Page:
Although Allen Vaught is still locked in a tight contest with Republican challenger Bill Keffer -- it's Vaught by 51 percent to 46 percent with 43 of 55 precincts reporting -- the Democratic state representative doesn't seem too nervous as the results trickle in. I swear his campaign must host the greatest poker matches in the city: Neither Vaught nor anybody working for him seem too concerned that he holds only a slight lead -- even as Barack Obama as winning Dallas County by more than 100,000 votes with 581 of 708 precincts reporting. If they're sweating, agonizing and trying not to keel over, they're all doing a good job of hiding it.
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In an interview with Unfair Park outside the Lakewood Tavern, as the neon sign flickers in his eyes, Vaught says that when he scored an upset victory over Keffer in 2006, he was behind by five points in early voting. When the final votes were counted, he won by five. He tells me that this time he expects to break even off the general election votes and preserve his five- to six-point triumph. Even if Vaught appears assured of going back to Austin, he's not ready to extend the olive branch to his two-time nemesis excoriating him for that dirty flier.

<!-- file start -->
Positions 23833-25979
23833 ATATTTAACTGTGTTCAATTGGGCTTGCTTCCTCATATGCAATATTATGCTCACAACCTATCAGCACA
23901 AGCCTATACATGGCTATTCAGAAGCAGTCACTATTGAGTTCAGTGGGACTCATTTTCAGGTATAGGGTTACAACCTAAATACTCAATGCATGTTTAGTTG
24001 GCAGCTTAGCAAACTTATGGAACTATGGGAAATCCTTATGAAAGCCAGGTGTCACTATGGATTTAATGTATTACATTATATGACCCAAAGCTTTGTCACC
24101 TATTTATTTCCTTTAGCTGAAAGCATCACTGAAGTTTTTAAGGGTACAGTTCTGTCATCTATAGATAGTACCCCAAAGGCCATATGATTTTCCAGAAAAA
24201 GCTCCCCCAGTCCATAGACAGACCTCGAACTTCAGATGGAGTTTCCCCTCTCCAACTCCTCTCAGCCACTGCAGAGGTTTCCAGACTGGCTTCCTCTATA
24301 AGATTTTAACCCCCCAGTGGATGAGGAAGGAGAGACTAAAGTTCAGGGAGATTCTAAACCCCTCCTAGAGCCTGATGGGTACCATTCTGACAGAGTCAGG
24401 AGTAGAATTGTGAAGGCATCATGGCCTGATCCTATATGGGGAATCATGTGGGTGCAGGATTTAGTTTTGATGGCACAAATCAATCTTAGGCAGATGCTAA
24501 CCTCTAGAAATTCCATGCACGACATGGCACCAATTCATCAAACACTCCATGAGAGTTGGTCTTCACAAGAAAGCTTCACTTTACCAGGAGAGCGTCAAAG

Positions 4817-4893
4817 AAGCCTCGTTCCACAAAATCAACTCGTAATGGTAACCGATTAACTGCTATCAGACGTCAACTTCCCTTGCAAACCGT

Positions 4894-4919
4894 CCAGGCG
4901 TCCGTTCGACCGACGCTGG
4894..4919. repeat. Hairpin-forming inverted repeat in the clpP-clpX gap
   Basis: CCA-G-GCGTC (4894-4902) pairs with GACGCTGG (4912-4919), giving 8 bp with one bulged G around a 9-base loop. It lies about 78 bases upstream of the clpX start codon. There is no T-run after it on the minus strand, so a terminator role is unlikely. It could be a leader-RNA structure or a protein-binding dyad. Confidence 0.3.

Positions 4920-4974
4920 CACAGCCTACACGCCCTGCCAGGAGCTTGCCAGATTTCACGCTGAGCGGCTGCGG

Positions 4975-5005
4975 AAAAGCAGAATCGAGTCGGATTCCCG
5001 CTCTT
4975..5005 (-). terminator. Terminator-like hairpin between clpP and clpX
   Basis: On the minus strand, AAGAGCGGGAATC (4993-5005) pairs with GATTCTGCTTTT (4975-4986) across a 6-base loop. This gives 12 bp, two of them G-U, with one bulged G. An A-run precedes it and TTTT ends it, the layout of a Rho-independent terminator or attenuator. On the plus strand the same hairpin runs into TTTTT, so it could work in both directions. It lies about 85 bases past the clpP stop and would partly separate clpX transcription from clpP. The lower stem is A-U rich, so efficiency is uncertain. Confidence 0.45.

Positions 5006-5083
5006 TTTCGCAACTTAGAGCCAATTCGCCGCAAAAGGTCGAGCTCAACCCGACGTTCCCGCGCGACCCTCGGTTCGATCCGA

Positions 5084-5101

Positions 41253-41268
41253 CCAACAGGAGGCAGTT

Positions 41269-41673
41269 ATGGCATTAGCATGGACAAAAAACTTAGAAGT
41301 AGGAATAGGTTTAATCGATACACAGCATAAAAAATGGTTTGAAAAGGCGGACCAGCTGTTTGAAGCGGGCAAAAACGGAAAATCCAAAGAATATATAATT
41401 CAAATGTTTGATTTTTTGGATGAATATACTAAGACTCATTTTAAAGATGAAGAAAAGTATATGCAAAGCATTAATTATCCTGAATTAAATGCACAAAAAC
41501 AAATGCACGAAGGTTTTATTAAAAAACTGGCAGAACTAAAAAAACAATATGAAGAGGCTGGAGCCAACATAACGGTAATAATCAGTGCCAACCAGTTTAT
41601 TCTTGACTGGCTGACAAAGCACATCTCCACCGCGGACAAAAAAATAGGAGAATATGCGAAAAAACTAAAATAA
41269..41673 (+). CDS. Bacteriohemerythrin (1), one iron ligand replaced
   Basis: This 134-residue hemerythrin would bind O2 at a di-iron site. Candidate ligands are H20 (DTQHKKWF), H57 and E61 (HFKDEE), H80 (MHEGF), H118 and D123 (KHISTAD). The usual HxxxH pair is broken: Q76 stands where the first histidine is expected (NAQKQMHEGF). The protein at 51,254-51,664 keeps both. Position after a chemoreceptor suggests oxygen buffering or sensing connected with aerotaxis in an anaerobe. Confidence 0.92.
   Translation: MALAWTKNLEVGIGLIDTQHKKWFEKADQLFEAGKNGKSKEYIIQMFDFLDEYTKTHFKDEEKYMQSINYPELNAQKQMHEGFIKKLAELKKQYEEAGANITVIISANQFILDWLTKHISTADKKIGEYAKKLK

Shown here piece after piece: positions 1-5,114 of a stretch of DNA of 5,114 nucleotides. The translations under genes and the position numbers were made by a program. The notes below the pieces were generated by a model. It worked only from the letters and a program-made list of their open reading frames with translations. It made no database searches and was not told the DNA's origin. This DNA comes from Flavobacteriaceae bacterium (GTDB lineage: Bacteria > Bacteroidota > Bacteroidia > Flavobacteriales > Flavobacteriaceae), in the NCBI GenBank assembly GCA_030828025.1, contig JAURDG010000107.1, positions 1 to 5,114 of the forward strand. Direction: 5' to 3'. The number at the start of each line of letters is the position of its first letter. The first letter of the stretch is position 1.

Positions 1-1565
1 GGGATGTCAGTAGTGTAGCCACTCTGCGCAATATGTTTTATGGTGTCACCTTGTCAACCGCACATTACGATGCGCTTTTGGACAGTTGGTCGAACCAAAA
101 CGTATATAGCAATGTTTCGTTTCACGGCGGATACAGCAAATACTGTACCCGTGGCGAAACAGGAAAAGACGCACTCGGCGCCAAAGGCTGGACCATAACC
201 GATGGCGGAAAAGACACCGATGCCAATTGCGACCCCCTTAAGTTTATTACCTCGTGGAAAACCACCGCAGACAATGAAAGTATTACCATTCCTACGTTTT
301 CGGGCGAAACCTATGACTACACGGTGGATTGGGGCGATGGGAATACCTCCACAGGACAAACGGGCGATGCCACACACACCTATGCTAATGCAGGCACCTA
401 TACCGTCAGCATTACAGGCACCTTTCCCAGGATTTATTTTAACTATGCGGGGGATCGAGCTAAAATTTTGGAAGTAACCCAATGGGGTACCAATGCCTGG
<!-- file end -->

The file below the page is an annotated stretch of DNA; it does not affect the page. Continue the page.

"Acts of desperation," he says of the Keffer last minute mail-out, which seemed like it was printed in 1992. "We'll see if the smear tactics work."
Unlike 2006, when Keffer ran a campaign that was lazier than an ABC sitcom, this time around he has "worked his ass off," in the words of one Republican. It's showing so far -- who would have thought we couldn't have called this race by now? -- but it looks like Keffer will fall just short of reclaiming a seat he once viewed as his birthright. If so, it's not like he can hold his head up high in defeat.
His was a rather toxic campaign -- at one point he claimed that Vaught was anti-autism, seriously. Also, at times, the pro-voucher Republican seemed out of touch with a district that devoutly supports its neighborhood schools. Still, Keffer's showing tonight means that Vaught won't be able to coast to a re-election anytime soon. This is not a safe district for him, as tonight shows. --Matt Pulle